Canadian real estate hasn’t been this busy in a long time, yet condo apartment prices are sliding. Canadian Real Estate Association (CREA) data shows condo apartment prices have fallen during the pandemic. While prices are still up in August, compared to last year – they generally peaked in April. Only three markets have been able to push to a new high as of last month.
Canadian Condo Apartment Prices Peaked In April
The price of a typical condo apartment across Canada, peaked right after the pandemic broke out. The aggregate benchmark reached $478,700 in August, up 6.45% from last year. This number is down about $700, or 0.15%, from the all-time record high reached in April 2020. As you might expect, not everywhere moved in the same direction. Three markets were able to push condo prices to a new all-time high.
Canadian Condo Benchmark PriceThe benchmark price of a condo apartment for selected real estate markets. Source: CREA, Better Dwelling.
Only 3 Major Major Condos Markets Are At All-Time Highs
Three markets peaked at a new all-time high for real estate prices, but only one was above the aggregate. Ottawa’s benchmark apartment reached $371,700 in August, up 21.31% from last year. Montreal reached $317,000, up 14.65% from last year. Oakville hit $612,400, up 10.34% from last year.
Canadian Condo Prices Vs Peak PriceThe price of a typical condo apartment in Canada’s largest real estate markets, compared to their peak price.. Source: CREA, Better Dwelling.
Toronto Condo Prices Peaked In April 2020
Greater Toronto is one of the condo apartment markets to slip at the start of the pandemic. The price of a typical condo reached $592,900 in August, up 8.91% from the same month last year. Prices peaked in April 2020, and have fell $9,000 lower since then – a drop of about 1.50% from peak. Not far from peak, but the pressure from rising inventory is greater than that of sales.
Vancouver Condo Prices Peaked In June… 2018
Greater Vancouver’s condo market made its annual peak earlier this year, but last saw the all-time high 2 years ago. The benchmark price of a condo apartment is $685,800 in August, up 4.49% from the same month last year. The annual price peak was in March, and prices are now $4,200, or 0.61%, lower since then. The all-time high was actually in June 2018 though, and prices have fallen $35,500 (4.92%) since that point. Not huge, but enough that those with minimum down payments may be close to underwater.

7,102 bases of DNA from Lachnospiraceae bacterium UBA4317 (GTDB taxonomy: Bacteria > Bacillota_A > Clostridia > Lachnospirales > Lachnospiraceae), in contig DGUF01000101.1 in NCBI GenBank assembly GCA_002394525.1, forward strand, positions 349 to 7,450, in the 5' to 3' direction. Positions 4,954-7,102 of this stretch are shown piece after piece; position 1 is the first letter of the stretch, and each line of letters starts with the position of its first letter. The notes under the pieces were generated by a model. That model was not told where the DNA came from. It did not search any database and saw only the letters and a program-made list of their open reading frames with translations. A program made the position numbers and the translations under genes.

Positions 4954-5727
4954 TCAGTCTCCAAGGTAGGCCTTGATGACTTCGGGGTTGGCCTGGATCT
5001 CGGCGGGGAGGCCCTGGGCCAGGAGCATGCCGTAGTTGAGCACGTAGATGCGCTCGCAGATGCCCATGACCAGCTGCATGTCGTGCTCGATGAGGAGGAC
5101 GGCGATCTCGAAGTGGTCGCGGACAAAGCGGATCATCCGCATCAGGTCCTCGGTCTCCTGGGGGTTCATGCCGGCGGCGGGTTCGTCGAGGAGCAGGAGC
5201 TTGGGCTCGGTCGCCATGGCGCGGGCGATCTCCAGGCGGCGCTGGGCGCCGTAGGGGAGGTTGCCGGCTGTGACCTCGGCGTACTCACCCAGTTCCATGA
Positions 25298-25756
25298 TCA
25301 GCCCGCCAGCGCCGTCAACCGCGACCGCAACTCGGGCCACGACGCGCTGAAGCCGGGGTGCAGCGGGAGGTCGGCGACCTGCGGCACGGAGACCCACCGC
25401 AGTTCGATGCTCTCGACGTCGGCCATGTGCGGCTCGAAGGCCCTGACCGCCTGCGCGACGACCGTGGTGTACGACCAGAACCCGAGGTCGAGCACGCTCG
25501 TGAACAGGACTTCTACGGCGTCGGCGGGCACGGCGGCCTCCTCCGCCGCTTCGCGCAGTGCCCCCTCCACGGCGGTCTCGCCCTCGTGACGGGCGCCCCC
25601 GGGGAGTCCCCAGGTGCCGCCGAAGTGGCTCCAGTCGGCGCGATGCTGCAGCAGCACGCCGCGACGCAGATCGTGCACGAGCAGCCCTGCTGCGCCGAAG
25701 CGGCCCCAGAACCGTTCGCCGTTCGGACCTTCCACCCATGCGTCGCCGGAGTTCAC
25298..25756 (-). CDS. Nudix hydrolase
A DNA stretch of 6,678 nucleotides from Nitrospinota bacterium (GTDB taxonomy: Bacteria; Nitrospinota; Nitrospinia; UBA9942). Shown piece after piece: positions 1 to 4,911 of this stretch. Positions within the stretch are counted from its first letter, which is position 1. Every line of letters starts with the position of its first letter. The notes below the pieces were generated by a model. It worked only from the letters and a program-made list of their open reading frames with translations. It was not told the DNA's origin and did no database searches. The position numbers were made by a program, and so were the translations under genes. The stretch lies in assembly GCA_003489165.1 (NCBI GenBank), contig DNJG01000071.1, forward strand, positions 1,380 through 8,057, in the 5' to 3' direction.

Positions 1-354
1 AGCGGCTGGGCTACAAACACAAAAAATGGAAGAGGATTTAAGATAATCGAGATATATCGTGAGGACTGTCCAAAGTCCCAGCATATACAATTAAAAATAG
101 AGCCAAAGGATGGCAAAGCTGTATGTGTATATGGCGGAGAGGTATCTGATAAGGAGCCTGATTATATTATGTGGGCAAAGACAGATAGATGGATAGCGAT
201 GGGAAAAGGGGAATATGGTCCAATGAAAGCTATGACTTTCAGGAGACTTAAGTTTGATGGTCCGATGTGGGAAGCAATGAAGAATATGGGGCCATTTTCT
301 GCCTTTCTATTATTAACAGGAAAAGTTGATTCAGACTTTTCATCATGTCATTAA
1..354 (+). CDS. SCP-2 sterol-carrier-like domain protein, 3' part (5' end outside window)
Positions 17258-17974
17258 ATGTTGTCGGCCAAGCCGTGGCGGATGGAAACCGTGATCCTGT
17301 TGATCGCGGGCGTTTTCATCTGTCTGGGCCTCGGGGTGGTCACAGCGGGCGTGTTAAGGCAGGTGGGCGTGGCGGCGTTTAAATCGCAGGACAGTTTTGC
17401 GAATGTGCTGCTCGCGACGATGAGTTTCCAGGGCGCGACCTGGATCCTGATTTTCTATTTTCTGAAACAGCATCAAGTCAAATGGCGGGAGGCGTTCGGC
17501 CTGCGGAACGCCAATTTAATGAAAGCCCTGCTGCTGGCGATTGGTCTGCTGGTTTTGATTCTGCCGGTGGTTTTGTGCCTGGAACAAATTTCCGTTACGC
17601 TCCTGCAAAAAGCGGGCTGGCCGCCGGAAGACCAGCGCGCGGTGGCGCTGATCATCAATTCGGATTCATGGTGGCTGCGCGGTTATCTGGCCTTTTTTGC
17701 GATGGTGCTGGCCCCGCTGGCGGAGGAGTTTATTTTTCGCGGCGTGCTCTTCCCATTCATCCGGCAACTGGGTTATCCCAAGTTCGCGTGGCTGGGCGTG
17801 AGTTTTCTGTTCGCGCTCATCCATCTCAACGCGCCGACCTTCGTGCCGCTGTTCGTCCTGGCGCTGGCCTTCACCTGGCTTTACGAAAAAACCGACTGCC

3 Condo Markets Are Down More Than 25% From All-Time Highs
While some markets are hitting all-time highs, some condo markets are still falling after over half a decade. Edmonton made the biggest drop with a typical condo benchmark at $183,900 in August, down 30.10% from the all-time high in June 2007. Regina follows with the second biggest drop with a benchmark at $174,800, down 29.17% from the high in July 2012. St Johns, Newfoundland fell to $236,200, down 25.35% from the high in March 2013. Worth mentioning despite a favorable lending environment juicing prices, these markets are still lower than just a year before.
Most Canadian Condo Markets Are Down From Peak PricesThe percent difference between the price of a typical condo in July 2020, and the all-time high. Source: CREA, Better Dwelling.
The country’s condo apartment market is extremely different from detached homes right now, and a little more varied. Despite being very active for sales, Toronto and Vancouver have seen condo apartment prices fall during the pandemic. Meanwhile more affordable markets like Montreal and Ottawa are seeing prices launch higher. Markets that rose with peak oil prices, also appear to have died with it as well.
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